When a child has a toothache, the parent seems to ‘feel’ the discomfort the most. After all, no parent wants to see their child in pain. Even though ‘baby’ teeth will be replaced eventually, these young teeth can develop cavities as easily as ‘adult,’ or primary teeth.
Baby teeth emerge as an infant is growing, preparing them to eat solid foods. Another role of these first teeth is to hold the position for the proper emergence of permanent, adult teeth.
In spite of helping youngsters brush twice daily and controlling sugar intake, developing a cavity in baby teeth can happen. According to the Centers For Disease Control & Prevention (CDC), 20 percent of children aged 5 – 11 years have at least one untreated decayed tooth.
The CDC also states that 13 percent of adolescents aged 12 – 19 years have at least one untreated decayed tooth. That equates to a lot of dental fillings that may be avoidable.
Early care, according to the CDC, gives children a boost to oral health that also translates into lower dental expenses. They show that dental care expenses are nearly 40 percent lower for children who see a dentist by the age of 5. (https://www.cdc.gov/mmwr/preview/mmwrhtml/su6302a9.htm)
Preventive measures begin at home, certainly. However, the American Academy of Pediatrics recommends that children have a dental checkup by their first birthday. Forming a dental relationship for your child early helps instill a healthy commitment to a healthier smile.
These early visits are important, beginning with an evaluation of position as teeth are emerging. From this, we are able to suggest cleaning techniques. We can also discuss options for added protection to reduce the risk of tooth decay.
At home measures include:
• Supervised brushing twice a day
• Supervised (or done by parent) flossing each day
• A healthy diet that is low in sugar and acidic foods and beverages
Avoiding cavities takes just minutes a day and can be a twice-daily parent and child activity. Children will reflect your own personal commitment to the care of your smile. This is an added reason to be dedicated to your own brushing and flossing habits. Additionally, your child’s attitude toward dental visits will be made more positive by reinforcing statements, such as, “You get to see your dentist tomorrow to show her your happy smile and how well you’re taking care of it!”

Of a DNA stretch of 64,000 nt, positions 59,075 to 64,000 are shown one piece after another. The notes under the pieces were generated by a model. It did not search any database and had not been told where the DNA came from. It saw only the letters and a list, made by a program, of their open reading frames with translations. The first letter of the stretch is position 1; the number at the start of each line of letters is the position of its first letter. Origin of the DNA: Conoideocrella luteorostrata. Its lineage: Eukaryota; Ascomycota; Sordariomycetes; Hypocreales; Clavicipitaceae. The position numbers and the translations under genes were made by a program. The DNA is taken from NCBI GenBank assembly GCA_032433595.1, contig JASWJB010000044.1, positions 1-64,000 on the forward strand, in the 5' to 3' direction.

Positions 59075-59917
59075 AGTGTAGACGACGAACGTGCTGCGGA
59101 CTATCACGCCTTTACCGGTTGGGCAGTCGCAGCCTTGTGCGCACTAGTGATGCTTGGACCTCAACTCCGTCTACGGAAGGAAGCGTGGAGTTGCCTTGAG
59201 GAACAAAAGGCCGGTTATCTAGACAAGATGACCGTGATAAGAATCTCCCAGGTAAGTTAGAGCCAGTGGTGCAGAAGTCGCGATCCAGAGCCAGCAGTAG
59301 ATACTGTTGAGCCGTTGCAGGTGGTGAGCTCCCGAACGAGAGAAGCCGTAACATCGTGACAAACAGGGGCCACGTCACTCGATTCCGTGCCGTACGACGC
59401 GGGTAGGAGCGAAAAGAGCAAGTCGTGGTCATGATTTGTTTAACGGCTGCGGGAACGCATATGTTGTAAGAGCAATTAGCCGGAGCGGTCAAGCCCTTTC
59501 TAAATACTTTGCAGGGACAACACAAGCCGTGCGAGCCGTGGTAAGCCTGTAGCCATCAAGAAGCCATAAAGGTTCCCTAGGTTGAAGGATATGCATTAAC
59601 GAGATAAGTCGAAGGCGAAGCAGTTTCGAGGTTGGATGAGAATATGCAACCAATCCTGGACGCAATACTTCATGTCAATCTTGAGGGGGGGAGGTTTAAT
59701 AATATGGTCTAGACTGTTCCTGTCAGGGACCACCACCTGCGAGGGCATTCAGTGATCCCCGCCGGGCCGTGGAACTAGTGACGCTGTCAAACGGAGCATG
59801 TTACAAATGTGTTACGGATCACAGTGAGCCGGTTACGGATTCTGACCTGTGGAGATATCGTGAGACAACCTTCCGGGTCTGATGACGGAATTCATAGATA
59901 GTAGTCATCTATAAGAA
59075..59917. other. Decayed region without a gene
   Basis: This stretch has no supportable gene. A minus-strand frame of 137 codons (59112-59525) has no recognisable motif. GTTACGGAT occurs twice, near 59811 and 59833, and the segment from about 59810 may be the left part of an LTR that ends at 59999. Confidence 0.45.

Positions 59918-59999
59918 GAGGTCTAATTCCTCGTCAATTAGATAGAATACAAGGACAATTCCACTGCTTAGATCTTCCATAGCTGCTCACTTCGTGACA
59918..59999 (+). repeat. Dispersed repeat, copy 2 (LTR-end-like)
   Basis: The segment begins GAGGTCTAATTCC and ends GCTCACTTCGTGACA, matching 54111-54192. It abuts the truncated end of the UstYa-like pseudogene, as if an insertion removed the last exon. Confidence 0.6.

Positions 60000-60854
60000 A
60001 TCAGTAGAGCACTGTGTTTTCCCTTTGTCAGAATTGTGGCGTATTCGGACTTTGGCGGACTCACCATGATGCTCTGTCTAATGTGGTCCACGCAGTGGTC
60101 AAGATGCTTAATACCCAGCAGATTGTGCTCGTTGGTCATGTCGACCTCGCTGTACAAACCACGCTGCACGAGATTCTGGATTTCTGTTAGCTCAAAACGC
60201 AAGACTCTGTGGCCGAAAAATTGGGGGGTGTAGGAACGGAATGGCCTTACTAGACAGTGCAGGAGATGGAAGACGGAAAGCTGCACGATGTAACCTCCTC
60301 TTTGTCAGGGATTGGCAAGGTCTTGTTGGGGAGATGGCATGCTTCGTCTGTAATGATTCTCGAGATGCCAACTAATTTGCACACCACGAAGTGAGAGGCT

Although we realize some parents may have had less-than-happy experiences at the dentist as a child, we have an excellent track record with patients of all ages and are especially attuned to the comfort of each. Negative comments such as, “It won’t hurt much” or “I know you don’t want to go but…” only create an unfair impression of dental visits for a child.
By supporting your child avoid cavities in proper at-home care, you’ll help to save time and costs required for repairs (that are often avoidable). And, you’ll help to set your child up for a lifetime of good oral care habits. This early involvement can lead to healthier smiles for a child’s lifetime.
Too, being prepared to deal with mishaps that involve the teeth, lips or tongue can minimize treatment needs (and even save a permanent tooth!). Below are some to-do’s for various accidents or injuries to the mouth:
For a tooth that is knocked out or ‘dangling’: Handle the tooth by the top portion rather than the root. Rinse the tooth, but do not clean or handle it unnecessarily. Try to reinsert the tooth into its socket, holding it in place by biting gently on a clean gauze or cloth. If you cannot reinsert the tooth, place the tooth in a cup of milk or water and call us immediately. Time is a critical factor in saving a tooth.
For a tooth that is broken or chipped: Gently rinse the injured area with warm water, saving any broken tooth fragments. Hold a cold compress over the area of the injury and call our office immediately.
For a toothache: Clean the area around the sore tooth gently with a toothbrush. Rinse the mouth thoroughly with warm, salt water or use dental floss to gently dislodge trapped food or debris. If the face is swollen, apply a cold compress. Take acetaminophen for pain and call us as soon as possible. Do not place aspirin on the gum or the aching tooth.
For a bite or cut to the lip or tongue: If the area is bleeding, apply firm but gentle pressure with a clean gauze or cloth. If bleeding does not stop in 15 minutes with simple pressure, go to a hospital emergency room immediately. For bruised areas, apply a cold compress.
For broken braces and/or wires: If the appliance can be removed easily, take it out. If not, cover sharp or protruding portions with cotton balls, gauze or a wad of sugarless chewing gum. If a wire is piercing the gums, cheek, or tongue, do not attempt to remove it. Call our office immediately.
PLEASE NOTE: Our Shelby Twp dental office has after-hours instructions on the answering machine in case you need to contact us. We will do everything possible to assist you promptly.
For children who participate in sports (soccer, baseball, etc.) a custom-fitted mouth guard can decrease the potential of these injuries as well as the severity of those that do occur.
Let us help you give your child’s smile a healthy, happy start! Call 586-739-2155 to discuss an initial examination or tap here to begin.